City of Portland announces federal funds to help pay for seismic retrofits for 150 homes

Portland City Commissioner Steve Novick announced today that another round of federal funds allocated to a City of Portland pilot project will help homeowners seismically strengthen their homes.

The pilot project is the next stage of a partnership between the City of Portland and Enhabit (formerly Clean Energy Works), an Oregon non-profit, and is designed to increase the number of seismically upgraded homes in the city. The federal grant will pay up to half the cost of seismic upgrades for 150 local eligible homeowners, who were chosen at random from a wait list compiled last summer in coordination with Enhabit.

The selections were weighted to ensure that half of all upgrades are made to homes under the median market value for a Portland home. Enhabit and the City of Portland applied to the Federal Emergency Management Agency (FEMA) for the funding last summer.

“It’s essential to the survival of the city that people’s homes be bolted to their foundations. If too many houses do not survive the earthquake, people will leave and many won’t return – as in New Orleans after Katrina. We are delighted that FEMA is making this investment in this critical aspect of preparedness. It would be great to have $500 million instead of $500,000, but every bit helps, and we trust that in the future, Congress will give FEMA much more money for this kind of pre-disaster mitigation,” says City of Portland Commissioner Steve Novick.

Enhabit, which helps homeowners complete and finance seismic, energy efficiency, radon mitigation and solar energy projects, will manage the 150 seismic retrofits, all of which will be completed in 2016. The first phase of the pilot provided retrofits to 23 homes. Enhabit-certified contractors have completed more than 60 seismic retrofits to date, and the organization is forecasting completion of a total of 300 projects in 2016, with an eye toward continued growth and collaboration with the City and FEMA in future years.

“With our nation’s infrastructure falling apart and falling behind, making these crucial investments to prepare for natural disasters is essential,” said Rep. Blumenauer. “It’s encouraging to see FEMA helping empower those homeowners who most need help making these important seismic upgrades. Investing in prevention reduces risks to our communities and allows for a more efficient use of already strained relief resources.”

"This grant helps to provide much-needed updates to retrofit older Portland homes built decades ago without the ability to withstand strong earthquakes. I am proud to have supported the city’s grant application, which recognizes the potential impact of a Cascadia subduction zone earthquake and the need to act with a sense of urgency to finance essential safety preparations,” notes Sen. Ron Wyden.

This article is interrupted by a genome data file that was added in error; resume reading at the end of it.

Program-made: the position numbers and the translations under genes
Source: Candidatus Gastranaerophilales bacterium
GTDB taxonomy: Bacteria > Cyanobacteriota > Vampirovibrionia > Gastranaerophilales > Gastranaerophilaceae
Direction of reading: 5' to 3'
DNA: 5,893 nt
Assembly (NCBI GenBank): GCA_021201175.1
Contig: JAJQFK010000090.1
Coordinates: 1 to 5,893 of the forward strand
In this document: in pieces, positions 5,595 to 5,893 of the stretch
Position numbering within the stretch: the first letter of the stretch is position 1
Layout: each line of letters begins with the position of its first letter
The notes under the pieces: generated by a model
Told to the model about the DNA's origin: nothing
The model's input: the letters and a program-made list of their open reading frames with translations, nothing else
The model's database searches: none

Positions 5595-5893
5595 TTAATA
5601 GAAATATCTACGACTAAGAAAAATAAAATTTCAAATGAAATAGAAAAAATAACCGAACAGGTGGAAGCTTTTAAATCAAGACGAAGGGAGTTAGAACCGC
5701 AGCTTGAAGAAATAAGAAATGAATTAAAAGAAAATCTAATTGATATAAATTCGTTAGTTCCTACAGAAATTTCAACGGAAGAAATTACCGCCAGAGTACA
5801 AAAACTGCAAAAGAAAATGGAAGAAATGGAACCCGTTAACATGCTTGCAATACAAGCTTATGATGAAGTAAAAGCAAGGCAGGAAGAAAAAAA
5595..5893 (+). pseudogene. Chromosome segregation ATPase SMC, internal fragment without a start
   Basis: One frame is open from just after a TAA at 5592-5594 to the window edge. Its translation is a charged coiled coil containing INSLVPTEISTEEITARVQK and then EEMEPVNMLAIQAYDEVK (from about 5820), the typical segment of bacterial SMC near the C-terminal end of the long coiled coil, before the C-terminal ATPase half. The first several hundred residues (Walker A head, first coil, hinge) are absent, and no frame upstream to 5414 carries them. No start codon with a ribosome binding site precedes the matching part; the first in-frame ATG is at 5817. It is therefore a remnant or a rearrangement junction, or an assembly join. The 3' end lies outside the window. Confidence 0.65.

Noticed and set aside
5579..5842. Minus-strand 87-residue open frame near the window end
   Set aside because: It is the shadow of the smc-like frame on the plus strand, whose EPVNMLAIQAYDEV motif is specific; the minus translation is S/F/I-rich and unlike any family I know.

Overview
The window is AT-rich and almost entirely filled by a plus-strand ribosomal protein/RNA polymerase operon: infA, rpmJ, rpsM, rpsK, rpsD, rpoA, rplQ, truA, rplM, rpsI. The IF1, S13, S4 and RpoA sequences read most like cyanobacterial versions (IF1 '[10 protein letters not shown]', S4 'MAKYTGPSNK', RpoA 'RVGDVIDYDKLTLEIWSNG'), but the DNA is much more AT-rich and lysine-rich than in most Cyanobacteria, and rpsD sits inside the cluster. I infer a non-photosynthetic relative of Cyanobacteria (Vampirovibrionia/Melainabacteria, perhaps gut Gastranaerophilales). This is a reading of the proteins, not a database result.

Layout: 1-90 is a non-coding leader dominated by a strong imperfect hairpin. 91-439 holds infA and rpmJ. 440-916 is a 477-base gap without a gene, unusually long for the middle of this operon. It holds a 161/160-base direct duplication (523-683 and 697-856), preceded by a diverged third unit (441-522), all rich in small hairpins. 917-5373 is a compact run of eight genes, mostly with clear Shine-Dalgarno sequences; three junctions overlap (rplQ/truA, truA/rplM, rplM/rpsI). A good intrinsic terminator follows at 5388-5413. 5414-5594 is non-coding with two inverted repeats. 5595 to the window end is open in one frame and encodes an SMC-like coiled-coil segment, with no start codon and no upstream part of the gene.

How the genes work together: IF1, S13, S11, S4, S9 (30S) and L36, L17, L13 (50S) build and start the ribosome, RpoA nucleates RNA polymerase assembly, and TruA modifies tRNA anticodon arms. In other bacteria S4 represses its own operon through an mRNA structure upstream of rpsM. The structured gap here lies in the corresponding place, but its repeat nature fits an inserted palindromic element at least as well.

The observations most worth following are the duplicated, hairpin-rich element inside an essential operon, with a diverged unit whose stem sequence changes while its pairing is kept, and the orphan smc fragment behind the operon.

“We can’t just put our heads in the sand and pretend that a major earthquake isn’t a possibility for our region. We need to focus on earthquake preparedness and resilience at all levels of government,” said Sen. Jeff Merkley. “Too many of our homes, roads, bridges and businesses are not designed to withstand a major earthquake and this funding from FEMA will help Portland homeowners get a little more peace of mind,” he added.

The potential for widespread damage to homes after a major earthquake in Portland is high. Western Oregon and Portland are located near the Cascadia Subduction Zone, a fault off the coast capable of producing earthquakes similar to the Tōhoku quake in Japan in 2011. The last major Cascadia earthquake was in the year 1700 and there are also several faults running through the city. Portland has about 100,000 older unreinforced single-family homes that may be vulnerable to shaking from an earthquake.

“Homeowner urgency and interest in seismic strengthening has increased dramatically over the past year,” said Tim Miller, CEO of Enhabit. “Our hope is that as we can continue to work with the City of Portland and the federal government we can ensure that hundreds—or even thousands—more homes are upgraded and better prepared for the earthquake we know is coming. While we’re at it, we’re continuing to create good jobs in our community.”

Enhabit offers a unique “one-stop shop” for home upgrades, making it easier for homeowners to complete energy efficiency, seismic, radon mitigation and solar energy upgrades. The organization helps homes work and feel better, while providing customers with everything needed to complete upgrades, including rebates, skilled contractors, no-money-down financing and a free 100-Point Performance Check that illuminates all the opportunities to improve a home’s performance.

“The City’s partnership with Enhabit demonstrates an important public-private approach to increasing Portland’s earthquake resilience,” says Carmen Merlo, PBEM Director. “By keeping people safe in their homes, we are more likely to recover quickly after a disaster,” she added.

About Enhabit

Enhabit (formerly Clean Energy Works) is a non-profit organization headquartered in Portland, Ore. that’s focused on building more resilient communities. Enhabit is the next step for homeowners who want to make their homes work and feel better. From the initial review of the home, to choosing a trusted contractor and financing to make the right efficiency, health and safety upgrades affordable, Enhabit is committed to high-performance home renewal that makes sense.